The story of Chobani is as simple as the idea for a better tasting and healthier yogurt, and yet so much more. Sitting in the yogurt section of nearly every grocery chain in the nation today is their flagship product, Chobani Greek Yogurt. Chobani is the brainchild of Hamdi Ulukaya, a Turkish immigrant who recognized the promise held in the yogurt market and risked everything in its pursuit. In 2005, Ulukaya was in the fourth year of running Euphrates Inc., his feta cheese manufacturing startup in Johnstown, N.Y., when he noticed a mailed advertisement for the sale of a Kraft Foods plant. Rebuilt in 1920 after a fire destroyed the original building, the New Berlin, N.Y. facility had aging yogurt production equipment and once employed 55. When Ulukaya toured the 80,000-square-foot building, he decided to buy the plant the very next day.
“When I started Euphrates, I always thought yogurt quality could be better. As an entrepreneur, in whatever you do, you need to be aware of your category-what’s good, what’s bad, where the potential is-and I saw that early on. I knew how to sell cheese to the food service industry but the retail yogurt world was a whole different ballgame,” explained Ulukaya.
With an SBA 504 loan through Empire State Certified Development Corporation and KeyBank, Ulukaya was able to purchase the plant in August 2005. Ulukaya hired five seasoned Kraft employees and spent the rest of the summer covering the outside of the facility with a fresh coat of white paint. Chobani started out making private label regular yogurts for other large companies but Ulukaya believed he could make a better yogurt than the competition: “We aimed at people who never liked yogurt. We couldn’t blame them because what was available was not what the rest of the world was eating.”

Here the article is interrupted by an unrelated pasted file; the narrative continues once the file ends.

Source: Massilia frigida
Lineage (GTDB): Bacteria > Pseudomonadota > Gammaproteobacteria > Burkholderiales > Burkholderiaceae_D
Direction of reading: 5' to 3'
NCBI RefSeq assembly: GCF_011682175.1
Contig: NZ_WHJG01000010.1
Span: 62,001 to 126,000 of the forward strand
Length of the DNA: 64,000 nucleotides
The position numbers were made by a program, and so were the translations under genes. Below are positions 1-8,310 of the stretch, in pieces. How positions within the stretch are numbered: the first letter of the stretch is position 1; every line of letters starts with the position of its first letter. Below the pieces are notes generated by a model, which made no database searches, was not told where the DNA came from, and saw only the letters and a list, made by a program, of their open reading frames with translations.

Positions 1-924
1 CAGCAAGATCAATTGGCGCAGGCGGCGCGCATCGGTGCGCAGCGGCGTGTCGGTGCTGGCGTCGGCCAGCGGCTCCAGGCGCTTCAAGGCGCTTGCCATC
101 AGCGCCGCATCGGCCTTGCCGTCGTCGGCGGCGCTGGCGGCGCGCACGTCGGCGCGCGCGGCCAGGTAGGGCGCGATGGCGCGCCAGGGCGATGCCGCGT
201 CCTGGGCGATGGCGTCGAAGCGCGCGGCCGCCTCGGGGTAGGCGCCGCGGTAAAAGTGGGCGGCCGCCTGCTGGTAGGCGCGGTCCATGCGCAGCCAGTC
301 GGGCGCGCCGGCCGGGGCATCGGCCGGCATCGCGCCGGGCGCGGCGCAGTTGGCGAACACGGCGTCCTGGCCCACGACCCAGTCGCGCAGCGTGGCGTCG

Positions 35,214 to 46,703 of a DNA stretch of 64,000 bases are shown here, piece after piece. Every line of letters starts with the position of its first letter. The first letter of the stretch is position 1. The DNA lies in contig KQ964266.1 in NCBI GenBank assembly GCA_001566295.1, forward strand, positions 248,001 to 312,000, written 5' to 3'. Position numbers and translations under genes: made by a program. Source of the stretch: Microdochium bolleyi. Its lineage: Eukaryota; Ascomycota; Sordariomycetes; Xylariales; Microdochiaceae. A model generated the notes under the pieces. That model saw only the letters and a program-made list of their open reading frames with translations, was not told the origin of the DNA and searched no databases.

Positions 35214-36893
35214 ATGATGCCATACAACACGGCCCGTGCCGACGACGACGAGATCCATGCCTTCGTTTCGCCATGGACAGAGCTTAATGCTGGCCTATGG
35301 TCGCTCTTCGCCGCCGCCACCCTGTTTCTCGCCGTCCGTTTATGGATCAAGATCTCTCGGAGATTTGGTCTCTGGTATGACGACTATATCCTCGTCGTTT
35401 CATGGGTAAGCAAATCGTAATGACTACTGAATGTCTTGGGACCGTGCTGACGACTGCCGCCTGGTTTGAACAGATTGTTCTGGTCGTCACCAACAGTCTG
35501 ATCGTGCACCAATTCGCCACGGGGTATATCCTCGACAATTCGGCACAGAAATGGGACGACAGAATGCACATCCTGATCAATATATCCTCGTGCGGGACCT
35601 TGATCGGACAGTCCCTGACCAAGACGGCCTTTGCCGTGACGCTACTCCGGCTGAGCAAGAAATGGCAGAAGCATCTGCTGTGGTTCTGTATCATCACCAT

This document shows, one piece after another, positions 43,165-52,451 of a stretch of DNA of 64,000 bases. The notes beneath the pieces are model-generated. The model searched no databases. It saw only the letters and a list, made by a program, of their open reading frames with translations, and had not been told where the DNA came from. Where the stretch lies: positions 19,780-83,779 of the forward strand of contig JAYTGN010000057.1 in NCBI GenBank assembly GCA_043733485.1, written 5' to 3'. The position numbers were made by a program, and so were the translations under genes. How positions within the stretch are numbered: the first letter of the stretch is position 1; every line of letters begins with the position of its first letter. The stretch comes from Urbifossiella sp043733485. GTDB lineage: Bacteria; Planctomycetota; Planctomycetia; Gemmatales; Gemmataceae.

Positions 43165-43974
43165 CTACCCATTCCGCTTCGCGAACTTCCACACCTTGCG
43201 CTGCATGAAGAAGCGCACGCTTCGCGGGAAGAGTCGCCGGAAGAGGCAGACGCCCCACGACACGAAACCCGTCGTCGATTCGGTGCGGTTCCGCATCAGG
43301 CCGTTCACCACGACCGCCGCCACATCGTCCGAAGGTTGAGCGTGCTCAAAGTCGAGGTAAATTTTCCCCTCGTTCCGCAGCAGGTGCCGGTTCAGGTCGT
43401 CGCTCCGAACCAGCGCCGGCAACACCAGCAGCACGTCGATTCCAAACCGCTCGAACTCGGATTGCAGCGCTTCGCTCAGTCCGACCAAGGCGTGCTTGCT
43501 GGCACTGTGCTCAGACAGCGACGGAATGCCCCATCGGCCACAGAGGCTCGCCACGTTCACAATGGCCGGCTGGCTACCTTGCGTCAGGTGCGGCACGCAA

The recipe for Chobani is thicker and creamier than regular yogurt, with twice the protein and none of the preservatives and artificial flavors. What’s in the yogurt- five live and active cultures, including three probiotics- is as important as what’s not, and Chobani turned this competitive advantage into the yogurt’s slogan, “Nothing But Good.” Ulukaya described the philosophy behind the product: “We look at our yogurt as pure, healthy, simple and something that you enjoy tasting. That is very, very important for us.”
Existing Greek yogurt lines were most often sold in expensive specialty stores, so Ulukaya marketed his yogurt brand to a wider customer base through mass distribution channels of grocery store chains. After more than a year developing Chobani’s trademark taste, in October 2007 Chobani’s first shipment included five different flavors- blueberry, peach, strawberry, vanilla and plain- sold to a single Long Island grocery store.
The yogurt became a sensation, with customers spreading the word about Chobani to friends and family; customer demand led more and more Northeast grocery stores to place orders for the 6-ounce single-serving Chobani containers. Chobani has had to adapt quickly to the meteoric rise in demand, adding employees, equipment and square footage at breathtaking speed.
“We broke all the records along the way. We became the number one selling Greek yogurt, passing brands that had started six or seven years before us. We became the number one yogurt in the Northeast, and then we became the number one brand in the country,” said Ulukaya. “Even though we make a lot of it, every batch has attention from us, meeting certain criteria to make sure it’s good. We want to make good yogurt.”
With less than 50 employees when Chobani first hit the shelves, Chobani has grown to employ over 1,200 today, providing valuable employment opportunities in Chenango County. The plant is a hive of activity, with workers in white lab coats and safety glasses working busily while construction crews expand the facility in seemingly every direction. Chobani now has two full-time shifts, with multiple production lines running 20 hours before stopping for cleaning and maintenance for four hours.
Chobani has invested the bulk of their profits into increasing production capabilities, adding two milk delivery bays, new production lines for kid-size 3.5 ounce Chobani Champions and three flavor Chobani Club Packs, and most notably, constructing a brand new distribution facility across the street in only three months. The distribution warehouse is the largest of its kind in the Northeast, with capacity to store 2.4 million cases of Chobani yogurt in 150,000-square-foot refrigerated space and 14 tractor-trailer bays for faster distribution. According to Dairy Management Services, Chobani’s weekly order for 25 million gallons of milk from local farms provides an annual economic impact of $300 million for the New York State farming community. And Chobani’s impact is moving beyond New York State.